By Marice Richter
GRAPEVINE, Texas (Reuters) - The Boy Scouts of America on Tuesday said the organization would continue to deny gay people membership, saying that the policy "is in the best interest of Scouting."
The decision is the result of a two-year evaluation by the organization prompted by repeated criticism, as well as support, for the policy, the organization said in a statement.
"The vast majority of the parents of youth we serve value their right to address issues of same-sex orientation within their family, with spiritual advisers, and at the appropriate time and in the right setting," said Bob Mazzuca, chief scout executive of Boy Scouts of America.
"While a majority of our membership agrees with our policy, we fully understand that no single policy will accommodate the many diverse views among our membership or society," he said.
The study, which began in 2010, was done by a committee of volunteers and professional leaders that reflected "a diversity of perspectives and opinions," the organization stated.
No further action will be taken on the matter, according to the statement.
The Boy Scouts of America in 2000 won a 5-4 U.S. Supreme Court ruling allowing the organization to ban gays whose conduct, the Boy Scouts argued, violated its values.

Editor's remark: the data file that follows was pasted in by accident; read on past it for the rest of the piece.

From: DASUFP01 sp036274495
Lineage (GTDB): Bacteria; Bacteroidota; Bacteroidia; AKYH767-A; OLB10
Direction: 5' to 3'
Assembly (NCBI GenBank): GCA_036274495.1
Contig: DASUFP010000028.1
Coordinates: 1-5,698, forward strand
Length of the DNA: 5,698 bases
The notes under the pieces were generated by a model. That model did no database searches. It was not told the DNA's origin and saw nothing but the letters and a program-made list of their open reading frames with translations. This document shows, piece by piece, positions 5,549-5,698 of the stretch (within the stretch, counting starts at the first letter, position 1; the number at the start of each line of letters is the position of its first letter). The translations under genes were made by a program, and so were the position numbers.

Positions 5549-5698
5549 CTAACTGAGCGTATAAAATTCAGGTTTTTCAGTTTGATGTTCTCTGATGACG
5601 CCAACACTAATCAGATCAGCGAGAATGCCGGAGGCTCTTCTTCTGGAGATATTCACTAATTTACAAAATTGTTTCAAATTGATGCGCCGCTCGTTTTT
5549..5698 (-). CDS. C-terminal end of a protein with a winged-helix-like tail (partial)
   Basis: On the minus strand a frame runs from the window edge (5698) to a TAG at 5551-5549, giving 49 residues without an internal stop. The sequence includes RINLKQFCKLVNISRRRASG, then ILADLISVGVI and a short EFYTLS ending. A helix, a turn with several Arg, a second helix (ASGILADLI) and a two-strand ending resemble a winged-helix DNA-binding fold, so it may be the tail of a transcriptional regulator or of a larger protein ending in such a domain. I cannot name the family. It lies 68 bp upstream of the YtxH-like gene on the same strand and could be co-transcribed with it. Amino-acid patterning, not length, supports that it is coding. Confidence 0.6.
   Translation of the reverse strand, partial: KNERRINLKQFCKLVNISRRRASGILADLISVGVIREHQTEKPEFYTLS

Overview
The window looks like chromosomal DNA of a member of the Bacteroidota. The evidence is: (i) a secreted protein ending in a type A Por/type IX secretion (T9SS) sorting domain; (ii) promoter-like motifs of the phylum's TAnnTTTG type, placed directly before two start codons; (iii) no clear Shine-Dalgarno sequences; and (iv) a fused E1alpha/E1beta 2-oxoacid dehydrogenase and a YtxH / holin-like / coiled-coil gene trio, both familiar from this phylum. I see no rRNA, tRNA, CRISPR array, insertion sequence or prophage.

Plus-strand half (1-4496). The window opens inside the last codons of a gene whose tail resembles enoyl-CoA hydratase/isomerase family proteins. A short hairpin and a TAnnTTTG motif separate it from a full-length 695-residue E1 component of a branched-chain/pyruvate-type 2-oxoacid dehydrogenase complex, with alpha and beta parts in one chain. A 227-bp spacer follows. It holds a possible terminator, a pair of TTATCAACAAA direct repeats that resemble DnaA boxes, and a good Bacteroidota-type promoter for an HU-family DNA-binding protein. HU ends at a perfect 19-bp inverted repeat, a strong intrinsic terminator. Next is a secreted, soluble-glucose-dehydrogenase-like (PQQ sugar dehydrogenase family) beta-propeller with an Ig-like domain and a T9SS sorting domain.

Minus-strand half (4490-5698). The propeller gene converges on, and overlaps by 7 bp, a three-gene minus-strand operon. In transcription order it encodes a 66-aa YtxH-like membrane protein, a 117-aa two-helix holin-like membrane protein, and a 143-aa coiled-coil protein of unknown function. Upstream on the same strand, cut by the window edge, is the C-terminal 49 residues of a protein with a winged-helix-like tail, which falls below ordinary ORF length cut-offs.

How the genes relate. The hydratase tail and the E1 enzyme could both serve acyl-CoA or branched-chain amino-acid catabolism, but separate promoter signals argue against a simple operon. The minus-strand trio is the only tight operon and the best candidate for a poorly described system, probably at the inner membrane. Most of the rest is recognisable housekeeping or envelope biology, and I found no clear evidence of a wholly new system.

A campaign against the ban has gathered momentum in the past year and a half, in part because of activism by Zach Wahls, an Eagle Scout with two lesbian mothers, and Jennifer Tyrrell, a lesbian mother from Ohio who was ousted as a Scout den leader and treasurer in April because of the organization's policy.
Tyrrell is expected to deliver a petition to Boy Scouts of America's Irving, Texas, headquarters on Wednesday, urging the organization to reinstate her.
Jim Turley, chairman and chief executive officer of Ernst & Young and a Boy Scouts of America board member, has said he thinks the group should stop excluding gay people. Another Boy Scout board member, AT&T CEO Randall Stephenson, has said he favors diversity and supports the idea of change from within.
The Boy Scouts of America claimed more than 1 million adult volunteers at the end of 2011. It was founded in 1910 as part of the international Scout movement established in Britain by General Robert Baden-Powell.
(Editing by Corrie MacLaggan and Greg McCune; desking by Cynthia Osterman)